Author: spqr

The best coffee in Toronto?

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cafe / drink

Today, I had one of the best coffee’s I have ever had in Toronto… at Thor Espresso Bar. It’s a small cafe on Bathurst south of King St. It has a sibling – Odin Cafe + Bar over in Corktown. I had a flat white. The coffee was ultra-smooth, and the micro-foam lasted the *whole* way down to the last drop, it didn’t break like it does in some places. Not a hint of bitterness. Advertisements

Haselnüsse kranz (or hazelnut crescent)

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baking / cake / recipe / Swiss food

The haselnüsse kranz, or hazelnut crescent/ring is one of my favourite cakes. It’s something my mother use to bake, often for my birthday, and honestly I have never baked on myself. It is a classic Swiss cake, although not the sort of sponge like cake. The dough is almost biscuit like. Growing up, it was usually made using almonds instead of hazelnuts due to availability. INGREDIENTS 300g unbleached white flour 2 tsp baking powder 100g superfine […]

Herefordshire cider cake

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baking / British baking / cake / recipe

It was likely the Romans that first introduced apples to Britain with sweeter, and better taste. After the Romans left, many of the orchards were abandoned with the invasion of the Jutes, Saxons, and Danes. It was not until the Norman Conquest in 1066, that new varieties such as Pearmain and Costard were introduced from France, and orchards were established in the grounds of monasteries. Southern England has ideal conditions for growing fruit such as […]

Melton Hunt cake

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baking / British baking / cake / recipe

I like Christmas cake, but sometimes prefer a “lighter” alternative. This year I made a small Melton Hunt cake. Melton Hunt is a moist fruit cake originating from the town of Melton Mowbray, Leicestershire, England. It was first made in 1854, supposedly for members of the local hunt to eat while out fox hunting. It comes from the same area as Melton Mowbray pies, which makes sense when considering the hunt. I adapted the recipe in […]

Tips for baking biscuits (cookies)

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baking / biscuits / cookies / Swiss food

Here are some tips for baking biscuits (the British vernacular for cookies, because when I think cookies I think choc-chip type drop cookies). ♦  Use fresh ingredients – Good butter, and nice fresh free-run eggs. ♦  With fine dough, or dough rolled out thin, use caster (superfine, fruit, instant dissolving) sugar, not to be mistaken with powered sugar. It melts faster and incorporates more smoothly than regular sugar. Normal sugar can result in a grainy texture. ♦  Always […]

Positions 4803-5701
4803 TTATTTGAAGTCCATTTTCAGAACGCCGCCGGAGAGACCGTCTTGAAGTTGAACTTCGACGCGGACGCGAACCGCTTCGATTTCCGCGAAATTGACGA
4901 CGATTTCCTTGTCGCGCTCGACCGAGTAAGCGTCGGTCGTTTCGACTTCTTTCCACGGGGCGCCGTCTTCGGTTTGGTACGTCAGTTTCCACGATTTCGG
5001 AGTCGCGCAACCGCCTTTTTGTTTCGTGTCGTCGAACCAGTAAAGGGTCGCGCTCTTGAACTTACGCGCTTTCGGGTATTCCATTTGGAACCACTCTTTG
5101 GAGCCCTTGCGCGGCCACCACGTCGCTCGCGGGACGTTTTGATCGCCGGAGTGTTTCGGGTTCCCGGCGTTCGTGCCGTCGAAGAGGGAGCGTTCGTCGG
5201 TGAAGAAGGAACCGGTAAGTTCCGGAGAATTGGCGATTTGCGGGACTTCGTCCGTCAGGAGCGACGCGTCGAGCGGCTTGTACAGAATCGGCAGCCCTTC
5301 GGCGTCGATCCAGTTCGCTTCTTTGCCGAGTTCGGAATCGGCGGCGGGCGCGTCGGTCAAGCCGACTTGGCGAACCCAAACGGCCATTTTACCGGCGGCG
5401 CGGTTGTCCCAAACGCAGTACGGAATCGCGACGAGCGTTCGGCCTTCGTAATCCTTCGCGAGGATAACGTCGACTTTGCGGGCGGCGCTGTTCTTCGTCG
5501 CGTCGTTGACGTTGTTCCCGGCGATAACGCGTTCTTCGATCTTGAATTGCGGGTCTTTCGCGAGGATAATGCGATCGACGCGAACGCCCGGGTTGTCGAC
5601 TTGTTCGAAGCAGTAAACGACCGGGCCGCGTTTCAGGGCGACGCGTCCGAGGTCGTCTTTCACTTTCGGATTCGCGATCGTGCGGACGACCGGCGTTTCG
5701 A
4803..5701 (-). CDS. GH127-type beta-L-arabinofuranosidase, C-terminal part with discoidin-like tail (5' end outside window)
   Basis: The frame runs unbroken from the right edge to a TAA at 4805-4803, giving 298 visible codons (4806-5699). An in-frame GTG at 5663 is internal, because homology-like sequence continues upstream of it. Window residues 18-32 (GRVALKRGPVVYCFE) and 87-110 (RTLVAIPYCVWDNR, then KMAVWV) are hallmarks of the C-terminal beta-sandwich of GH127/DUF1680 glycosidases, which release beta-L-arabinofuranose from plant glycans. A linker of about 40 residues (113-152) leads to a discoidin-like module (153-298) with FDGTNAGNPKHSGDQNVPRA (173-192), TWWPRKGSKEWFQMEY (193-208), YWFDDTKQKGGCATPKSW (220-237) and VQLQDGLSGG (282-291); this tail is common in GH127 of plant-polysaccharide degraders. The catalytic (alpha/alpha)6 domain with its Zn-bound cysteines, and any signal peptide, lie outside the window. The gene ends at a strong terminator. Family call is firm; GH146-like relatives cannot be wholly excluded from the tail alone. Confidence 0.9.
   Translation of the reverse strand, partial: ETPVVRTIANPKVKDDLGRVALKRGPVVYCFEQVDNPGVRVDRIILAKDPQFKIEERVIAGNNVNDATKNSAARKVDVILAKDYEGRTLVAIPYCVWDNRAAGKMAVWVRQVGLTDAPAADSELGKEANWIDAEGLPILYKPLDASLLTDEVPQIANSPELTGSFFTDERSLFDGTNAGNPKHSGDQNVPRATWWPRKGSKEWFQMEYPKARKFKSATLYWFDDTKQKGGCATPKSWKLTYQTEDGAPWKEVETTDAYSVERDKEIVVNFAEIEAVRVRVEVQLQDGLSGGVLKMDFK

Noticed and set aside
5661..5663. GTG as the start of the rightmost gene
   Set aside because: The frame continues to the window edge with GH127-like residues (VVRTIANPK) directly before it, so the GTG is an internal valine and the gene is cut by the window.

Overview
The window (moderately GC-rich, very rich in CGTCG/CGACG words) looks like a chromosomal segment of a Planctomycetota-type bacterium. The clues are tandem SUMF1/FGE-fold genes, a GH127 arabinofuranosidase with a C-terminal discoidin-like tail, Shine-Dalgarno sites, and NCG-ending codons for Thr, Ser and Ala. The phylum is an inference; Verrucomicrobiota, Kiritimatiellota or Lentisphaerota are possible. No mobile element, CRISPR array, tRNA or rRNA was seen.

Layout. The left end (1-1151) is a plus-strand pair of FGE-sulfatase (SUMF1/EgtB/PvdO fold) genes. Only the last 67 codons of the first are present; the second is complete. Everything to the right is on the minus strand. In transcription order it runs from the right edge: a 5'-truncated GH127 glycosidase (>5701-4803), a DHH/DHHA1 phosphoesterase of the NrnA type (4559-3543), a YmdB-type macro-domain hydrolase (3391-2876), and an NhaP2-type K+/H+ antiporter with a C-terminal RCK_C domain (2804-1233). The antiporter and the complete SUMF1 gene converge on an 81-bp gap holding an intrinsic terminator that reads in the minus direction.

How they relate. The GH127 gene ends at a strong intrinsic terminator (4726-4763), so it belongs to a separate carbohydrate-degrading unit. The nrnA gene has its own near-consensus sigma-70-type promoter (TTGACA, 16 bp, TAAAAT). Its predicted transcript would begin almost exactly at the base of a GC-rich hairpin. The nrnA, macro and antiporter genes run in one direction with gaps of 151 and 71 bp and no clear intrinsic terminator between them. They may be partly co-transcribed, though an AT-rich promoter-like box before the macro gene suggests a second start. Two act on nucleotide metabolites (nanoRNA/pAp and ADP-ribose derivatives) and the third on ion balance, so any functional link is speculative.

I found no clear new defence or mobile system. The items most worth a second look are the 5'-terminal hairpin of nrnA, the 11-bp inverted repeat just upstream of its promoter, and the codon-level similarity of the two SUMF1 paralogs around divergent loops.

Clementine biscuits

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baking / biscuits / Nordic / recipe

These are shortbread like biscuits made with clementines, and patterned using a wooden roller. INGREDIENTS 350g all purpose flour ¾ tsp salt 250g cold unsalted butter 125g icing sugar zest 2 clementines 1 egg yolk 1 tsp vanilla extract 1 tsp milk 1. Mix the flour and salt into a large mixing bowl. Cut the butter into small pieces and combine with the flour by hand until the mixture has the consistency of crumbs. Alternatively, […]

Baking Christmas cookies

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baking / biscuits / cookies

I began helping to bake Christmas cookies when I was probably three or so years old. It was a tradition, that in the weeks leading up to Christmas, the cookies were baked, and then stored in vast containers in preparation for Christmas to begin. Of course, the containers were so vast, and stored in the hallway closet, that it was always easy to pilfer one or two without anyone being the wiser. Christmas was the […]

Swiss Nidelzältli (or fudge)

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recipe / Swiss food / Switzerland

These Nidelzältli or Rahmtäfeli are a form of Swiss fudge which come in either hard or soft varieties. This is the recipe for the soft variety, which just melts in the mouth. There are many recipes for Nidelzältli, the hard ones tend to use milk, and the softer ones a mixture of cream and milk. Some contain vanilla sugar, others honey. For the soft Nidelzältli, mix together 250ml of cream (35% fat), 100ml of milk (2%+), and 300g […]

A patterned roller for biscuits

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baking / biscuits / kitchen tool

Sometimes its time to try something new with baking. I have a whole bunch of shape cutters, but how to make biscuits more interesting. The answer is a patterned wooden (beech) roller like this one (made in Russia). I bought this roller from Etsy. Simply roll out the dough, then run the roller over the surface, imprinting the pattern. It works best with doughs that don’t rise substantially, as otherwise the pattern tends to disappear.

Nordic gingerbread with orange zest

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baking / biscuits / cooking / Nordic / recipe

Gingerbread biscuits seem to be a staple in Nordic countries, especially around Christmas time. They differ from Germanic gingerbreads in that they are much thinner, and often quite crisp. These biscuits are gingerbread with a hint of orange zest. It produces anywhere from 60-100 biscuits depending on the size of the cutters used. This is a super easy biscuit to make, and I have added it to the collection of Christmas biscuits that I bake. […]